The artist, whose most recent claim to fame was when DJ Armin van Buuren played his song "Train to Nowhere" on the A State of Trance radio show, says he was given false information about what COVID-19 regulations looked like in Colorado. He doesn't name the show's promoters, or even say whether they are based in Colorado. "I unfortunately am unable to comment on this as I don't really know the promoters to that extent," he writes. "This was my first time working with them at this capacity."

Rogers had a lot of other firsts on December 12. "This was my first time visiting Colorado in my life, and despite having to withdraw our participation for Warehouse Invasion, I did enjoy allowed activities such as walking through the Valley of the Gods," he writes, presumably referring to Garden of the Gods. "When things are more safe, I would love to experience this place the right way."

Trap and dubstep artist Tyree Cartlidge Jr., aka Tundriix, was also listed on the Warehouse Invasion flier; he says the promoters were from Rage Cage Entertainment out of Colorado Springs. The company did not respond to requests for comment; the email contact form on its website has been disabled.

"Basically, me and a couple artists and all the artists on the lineup got hit up by Rage Cage, and they asked us all if we wanted to DJ," Cartlidge says. "We all said yes. He didn’t say anything for a couple of weeks. Then he put us all in a group chat and said, 'Send me your logo names.' We sent it to them; then they sent back a flier. It was like, okay. We didn’t know what was going on with the whole situation. This is going to be a very small event. Bring a friend or something. Then the promoters started promoting it as an actual event."

And that angered not just those listed on the flier, but others in the scene who were obeying the rules. "I think it should be noted that all of the DJs listed on that warehouse event are practically unknown, and clearly just trying to make a name for themselves while the rest of us suffer," says Treavor Moontribe of the popular local electronic act Desert Dwellers, who's lost multiple gigs because of the pandemic. (Desert Dwellers will be ringing in 2021 as the headliner for ARISE Music Festival's end-of-year live-stream event).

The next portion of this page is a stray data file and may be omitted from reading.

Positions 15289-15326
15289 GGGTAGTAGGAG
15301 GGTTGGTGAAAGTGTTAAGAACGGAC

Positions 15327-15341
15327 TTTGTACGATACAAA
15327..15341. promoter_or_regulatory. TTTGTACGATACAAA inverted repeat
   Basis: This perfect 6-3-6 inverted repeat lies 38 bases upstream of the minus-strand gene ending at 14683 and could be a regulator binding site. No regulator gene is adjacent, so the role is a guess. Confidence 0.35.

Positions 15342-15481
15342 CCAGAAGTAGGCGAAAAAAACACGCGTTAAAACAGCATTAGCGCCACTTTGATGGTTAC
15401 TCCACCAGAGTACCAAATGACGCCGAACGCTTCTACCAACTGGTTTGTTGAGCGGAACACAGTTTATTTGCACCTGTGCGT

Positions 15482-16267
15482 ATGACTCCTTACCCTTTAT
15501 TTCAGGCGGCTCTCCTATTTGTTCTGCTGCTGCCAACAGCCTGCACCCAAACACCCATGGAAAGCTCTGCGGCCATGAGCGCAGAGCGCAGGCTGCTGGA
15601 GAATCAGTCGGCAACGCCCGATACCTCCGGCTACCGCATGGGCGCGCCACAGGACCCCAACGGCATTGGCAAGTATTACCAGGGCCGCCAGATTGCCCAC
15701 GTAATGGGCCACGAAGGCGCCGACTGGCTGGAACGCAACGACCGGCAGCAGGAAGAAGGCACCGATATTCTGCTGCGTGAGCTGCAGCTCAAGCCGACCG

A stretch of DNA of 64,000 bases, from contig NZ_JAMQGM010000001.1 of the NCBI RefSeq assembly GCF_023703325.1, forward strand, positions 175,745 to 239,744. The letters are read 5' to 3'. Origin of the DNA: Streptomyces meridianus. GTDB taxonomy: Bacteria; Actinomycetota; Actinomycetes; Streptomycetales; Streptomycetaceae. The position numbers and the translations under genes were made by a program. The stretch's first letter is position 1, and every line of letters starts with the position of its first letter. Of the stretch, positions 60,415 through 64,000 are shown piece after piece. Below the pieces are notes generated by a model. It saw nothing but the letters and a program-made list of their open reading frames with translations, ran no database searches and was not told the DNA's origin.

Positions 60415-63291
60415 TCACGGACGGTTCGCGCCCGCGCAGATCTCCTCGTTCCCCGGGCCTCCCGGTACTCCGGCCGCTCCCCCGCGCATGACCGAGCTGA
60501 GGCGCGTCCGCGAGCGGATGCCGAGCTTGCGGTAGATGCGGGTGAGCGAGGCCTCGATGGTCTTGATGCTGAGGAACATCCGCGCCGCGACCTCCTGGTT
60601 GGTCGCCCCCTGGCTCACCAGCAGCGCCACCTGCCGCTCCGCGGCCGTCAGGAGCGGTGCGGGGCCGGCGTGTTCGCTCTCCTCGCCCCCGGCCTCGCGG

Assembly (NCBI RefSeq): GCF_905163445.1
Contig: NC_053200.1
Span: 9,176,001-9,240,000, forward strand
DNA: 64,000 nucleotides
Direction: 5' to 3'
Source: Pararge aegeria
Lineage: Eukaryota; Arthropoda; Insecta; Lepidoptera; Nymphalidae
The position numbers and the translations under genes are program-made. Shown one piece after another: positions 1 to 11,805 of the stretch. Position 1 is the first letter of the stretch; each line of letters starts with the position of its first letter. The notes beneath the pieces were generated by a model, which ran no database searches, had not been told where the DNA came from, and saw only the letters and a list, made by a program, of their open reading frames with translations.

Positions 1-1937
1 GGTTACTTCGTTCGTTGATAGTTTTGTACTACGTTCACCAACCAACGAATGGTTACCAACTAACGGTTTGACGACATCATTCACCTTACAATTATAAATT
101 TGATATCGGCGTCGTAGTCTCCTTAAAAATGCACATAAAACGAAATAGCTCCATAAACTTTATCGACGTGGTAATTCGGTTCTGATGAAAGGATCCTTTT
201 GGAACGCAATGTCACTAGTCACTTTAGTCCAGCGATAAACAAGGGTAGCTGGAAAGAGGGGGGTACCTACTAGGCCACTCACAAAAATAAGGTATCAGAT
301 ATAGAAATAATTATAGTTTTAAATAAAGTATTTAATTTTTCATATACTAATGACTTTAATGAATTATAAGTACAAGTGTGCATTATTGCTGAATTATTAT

Black Box owner Nicole Cacciavillano, underground bass-music royalty who got her start throwing shows around fifteen years ago and has been a major force behind the bass and dubstep explosion in Denver, is irate about the Warehouse Invasion and other shows she says have been thrown by "local crews." After all, her club has remained closed under Level Red orders to keep patrons, staff and artists safe.

"How wildly irresponsible for people to even think that is okay," she says. "Anyone who is coming into Denver right now from out of state to throw an event should turn around and fly home. That is so opportunistic and disrespectful.... That just showed their true character."

Cartlidge agreed to play the Warehouse Invasion show before Level Red COVID-19 restrictions went into place in November, he says. He had been told it was a small affair, possibly something that would be live-streamed, and was mortified when he saw the promoters advertising on social media.

"When it came to the show, since everything was so unorganized, we didn’t know what was going on," recalls Cartlidge. "None of the artists had the address for the place. Everybody was in the dark wondering what was going on. I had people asking me where it was going to be and stuff like that.

"When we saw that the event was against Denver’s COVID guidelines, we removed ourselves from the lineup," Cartlidge continues. But by the time he posted that to social media, the flier had been shared. "The artists on the flier were thrown under the bus by the promoters," he adds.

While many of the artists pulled out and the venue was moved from Denver, the show apparently went on in Colorado Springs. According to Cartlidge, three of the DJs on the original bill played a show at the Jazz-Funk Connection, where two parties were combined.

Jenny Lynn, who deejays as Jlynn and was on the bill for the Warehouse Invasion, says she pulled out of the show early December 12, after she realized the promoter had misrepresented it. She says she regrets participating in earlier underground shows in Denver, where she moved about six months ago. As a result, she notes, she's been put on a blacklist, along with Chaves, Rogers and others.

At those shows, "Nobody was wearing a mask. Everybody’s sharing drinks," she recalls. "I’ll take ownership when I’ve done people wrong. They can bash me or accept that I have the balls to accept that I did something wrong."

And the illegal parties are continuing, despite protests from the community.